Various health ailments, including poor oral health, have been linked to a greater risk of developing Alzheimer’s disease. In 2010, after reviewing 20 years’ worth of data, researchers from New York University concluded that there is a link between gum inflammation and Alzheimer’s disease. Follow-up studies from researchers at the University of Central Lancashire in the United Kingdom compared brain samples from 10 living patients with Alzheimer’s to samples from 10 people who did not have the disease. Data indicated that a bacterium — Porphyromonas gingivalis — was present in the Alzheimer’s brain samples but not in the samples from the brains of people who did not have Alzheimer’s. P. gingivalis is usually associated with chronic gum disease. As a result of the study, experts think that the bacteria can move via nerves in the roots of teeth that connect directly with the brain or through bleeding gums.

These health conditions are just a sampling of the relationship between oral health and overall health. Additional connections also have been made and continue to be studied.

Practice medication safety … especially around children

The United States Centers for Disease Control and Prevention reports a 160 percent increase in poisonings in children from 1999 to 2009, 91 of which are the result of a drug overdose. The Cincinnati Children’s Hospital says that kids ages five and younger are the most likely victims of prescription drug poisoning. In homes where there is an abundance of medications being used to treat cancer or other illnesses, diligence is needed on the part of adults.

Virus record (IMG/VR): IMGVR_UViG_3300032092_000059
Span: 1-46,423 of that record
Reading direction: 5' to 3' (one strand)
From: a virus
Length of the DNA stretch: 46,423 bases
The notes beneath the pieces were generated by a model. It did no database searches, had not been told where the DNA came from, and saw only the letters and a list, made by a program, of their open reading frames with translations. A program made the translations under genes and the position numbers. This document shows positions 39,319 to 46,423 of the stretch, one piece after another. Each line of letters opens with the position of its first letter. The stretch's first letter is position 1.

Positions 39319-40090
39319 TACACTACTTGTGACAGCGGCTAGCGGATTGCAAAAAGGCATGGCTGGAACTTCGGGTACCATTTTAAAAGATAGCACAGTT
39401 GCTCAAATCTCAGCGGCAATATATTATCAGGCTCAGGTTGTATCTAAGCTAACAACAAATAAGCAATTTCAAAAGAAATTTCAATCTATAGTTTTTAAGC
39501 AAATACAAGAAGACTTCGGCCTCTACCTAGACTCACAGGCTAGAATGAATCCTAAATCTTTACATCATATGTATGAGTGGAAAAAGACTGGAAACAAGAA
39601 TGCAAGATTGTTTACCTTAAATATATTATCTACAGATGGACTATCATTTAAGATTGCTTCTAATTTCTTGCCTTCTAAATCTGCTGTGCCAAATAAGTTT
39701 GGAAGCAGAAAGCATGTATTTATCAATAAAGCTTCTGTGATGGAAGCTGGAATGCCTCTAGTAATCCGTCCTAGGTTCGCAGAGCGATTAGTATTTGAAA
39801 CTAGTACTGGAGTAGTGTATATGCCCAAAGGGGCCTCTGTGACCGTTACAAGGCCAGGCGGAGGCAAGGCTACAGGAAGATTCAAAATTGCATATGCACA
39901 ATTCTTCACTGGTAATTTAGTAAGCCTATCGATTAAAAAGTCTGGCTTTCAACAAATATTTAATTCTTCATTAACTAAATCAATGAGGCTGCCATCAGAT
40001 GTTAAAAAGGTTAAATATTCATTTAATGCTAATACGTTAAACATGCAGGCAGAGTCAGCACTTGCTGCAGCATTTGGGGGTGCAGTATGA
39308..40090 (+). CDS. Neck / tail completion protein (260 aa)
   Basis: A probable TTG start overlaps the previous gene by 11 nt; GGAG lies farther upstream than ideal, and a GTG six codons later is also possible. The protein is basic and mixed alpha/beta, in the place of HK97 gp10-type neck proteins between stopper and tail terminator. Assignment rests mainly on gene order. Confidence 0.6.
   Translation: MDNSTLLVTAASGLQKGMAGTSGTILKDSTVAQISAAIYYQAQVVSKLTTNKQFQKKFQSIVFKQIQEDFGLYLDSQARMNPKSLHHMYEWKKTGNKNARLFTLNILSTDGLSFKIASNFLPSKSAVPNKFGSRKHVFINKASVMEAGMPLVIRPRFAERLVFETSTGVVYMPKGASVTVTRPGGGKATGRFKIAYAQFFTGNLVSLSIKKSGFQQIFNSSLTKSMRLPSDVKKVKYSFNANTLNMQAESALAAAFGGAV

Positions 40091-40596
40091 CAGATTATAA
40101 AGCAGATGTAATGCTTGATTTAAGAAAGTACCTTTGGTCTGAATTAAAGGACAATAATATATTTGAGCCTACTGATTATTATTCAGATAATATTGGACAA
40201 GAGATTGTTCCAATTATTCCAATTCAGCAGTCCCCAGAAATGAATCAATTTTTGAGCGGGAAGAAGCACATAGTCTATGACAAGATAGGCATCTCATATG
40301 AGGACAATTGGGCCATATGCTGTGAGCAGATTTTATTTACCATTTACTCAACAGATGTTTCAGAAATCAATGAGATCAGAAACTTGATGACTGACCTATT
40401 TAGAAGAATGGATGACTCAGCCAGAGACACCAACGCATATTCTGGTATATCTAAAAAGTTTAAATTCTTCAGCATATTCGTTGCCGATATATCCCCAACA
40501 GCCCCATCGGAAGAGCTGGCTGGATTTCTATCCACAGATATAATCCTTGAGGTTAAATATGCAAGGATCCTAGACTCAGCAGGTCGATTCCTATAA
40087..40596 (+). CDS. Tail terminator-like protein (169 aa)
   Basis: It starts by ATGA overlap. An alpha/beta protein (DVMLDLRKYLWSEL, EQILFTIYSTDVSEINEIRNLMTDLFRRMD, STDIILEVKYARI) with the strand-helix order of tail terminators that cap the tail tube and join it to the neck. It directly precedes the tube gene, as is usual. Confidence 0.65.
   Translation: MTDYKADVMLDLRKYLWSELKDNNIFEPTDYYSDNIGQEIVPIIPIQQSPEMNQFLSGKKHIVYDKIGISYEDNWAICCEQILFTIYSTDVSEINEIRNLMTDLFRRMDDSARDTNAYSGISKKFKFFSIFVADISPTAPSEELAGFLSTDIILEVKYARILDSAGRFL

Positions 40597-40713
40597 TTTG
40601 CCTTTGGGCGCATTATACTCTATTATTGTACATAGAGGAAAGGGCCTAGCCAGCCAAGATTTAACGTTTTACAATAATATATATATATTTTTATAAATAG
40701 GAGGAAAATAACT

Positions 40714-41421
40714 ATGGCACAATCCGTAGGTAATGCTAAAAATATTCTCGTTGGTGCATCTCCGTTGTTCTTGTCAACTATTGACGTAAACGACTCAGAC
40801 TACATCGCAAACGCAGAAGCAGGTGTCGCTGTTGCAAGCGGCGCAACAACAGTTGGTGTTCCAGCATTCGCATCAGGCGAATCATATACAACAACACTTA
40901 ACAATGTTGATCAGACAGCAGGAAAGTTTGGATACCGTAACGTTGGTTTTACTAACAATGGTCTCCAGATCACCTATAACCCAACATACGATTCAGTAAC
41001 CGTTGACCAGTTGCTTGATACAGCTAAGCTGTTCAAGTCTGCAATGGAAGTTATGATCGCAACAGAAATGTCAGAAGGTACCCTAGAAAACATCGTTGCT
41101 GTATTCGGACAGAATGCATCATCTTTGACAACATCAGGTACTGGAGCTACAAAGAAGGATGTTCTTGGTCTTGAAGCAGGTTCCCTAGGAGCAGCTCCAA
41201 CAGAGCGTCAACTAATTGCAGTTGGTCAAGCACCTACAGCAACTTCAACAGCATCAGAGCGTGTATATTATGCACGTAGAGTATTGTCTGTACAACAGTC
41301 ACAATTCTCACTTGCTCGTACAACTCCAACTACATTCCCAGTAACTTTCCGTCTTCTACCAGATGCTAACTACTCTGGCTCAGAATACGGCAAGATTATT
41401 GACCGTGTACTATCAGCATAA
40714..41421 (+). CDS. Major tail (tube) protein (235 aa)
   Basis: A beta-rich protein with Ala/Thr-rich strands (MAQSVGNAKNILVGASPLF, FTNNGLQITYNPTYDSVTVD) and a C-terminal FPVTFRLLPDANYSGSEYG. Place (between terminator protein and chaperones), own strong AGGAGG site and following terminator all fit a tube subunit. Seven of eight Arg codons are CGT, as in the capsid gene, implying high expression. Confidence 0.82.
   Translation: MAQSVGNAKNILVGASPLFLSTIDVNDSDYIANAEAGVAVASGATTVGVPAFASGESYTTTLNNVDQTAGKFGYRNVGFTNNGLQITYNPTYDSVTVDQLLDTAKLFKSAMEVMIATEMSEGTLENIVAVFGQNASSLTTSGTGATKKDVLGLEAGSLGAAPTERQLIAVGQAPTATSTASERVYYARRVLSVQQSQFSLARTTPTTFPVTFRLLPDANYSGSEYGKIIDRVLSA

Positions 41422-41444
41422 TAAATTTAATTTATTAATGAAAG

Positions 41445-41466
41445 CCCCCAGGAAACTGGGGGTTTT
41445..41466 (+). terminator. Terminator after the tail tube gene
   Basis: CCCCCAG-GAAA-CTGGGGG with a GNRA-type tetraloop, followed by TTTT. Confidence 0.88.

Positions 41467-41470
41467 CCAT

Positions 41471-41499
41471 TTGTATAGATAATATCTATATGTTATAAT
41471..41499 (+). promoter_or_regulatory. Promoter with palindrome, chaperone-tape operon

Childproof bottles are seldom enough. Very often adults forget to close the lids properly. Tenacious children can sometimes figure out how to get lids off of bottles even if they are touted as childproof.

Cancer patients taking medication might want to employ some additional safety measures in order to protect young children.

•  Do not advertise medication use to your children. Take pills away from curious eyes so that youngsters are not tempted to try Mom or Dad’s medicine, which for all intents and purposes, looks like candy to a child.

• Store medications high up, ideally in a locked cabinet. Remain careful when returning pill containers to these locked cabinets after use.

• Use individual-dose cases, many of which can be locked with a key or a combination code. This can protect against spills should the case fall on the floor.

• Ask for medications to be prescribed in blister packs that are more difficult to open.

• Dispose of any expired medication or pills you no longer need so there are no extras lying around the house.

• Dispose of pills in an outside garbage receptacle so that children or pets cannot find them and swallow them.

• Never store pills in a container other than the prescription container or a medication dispenser.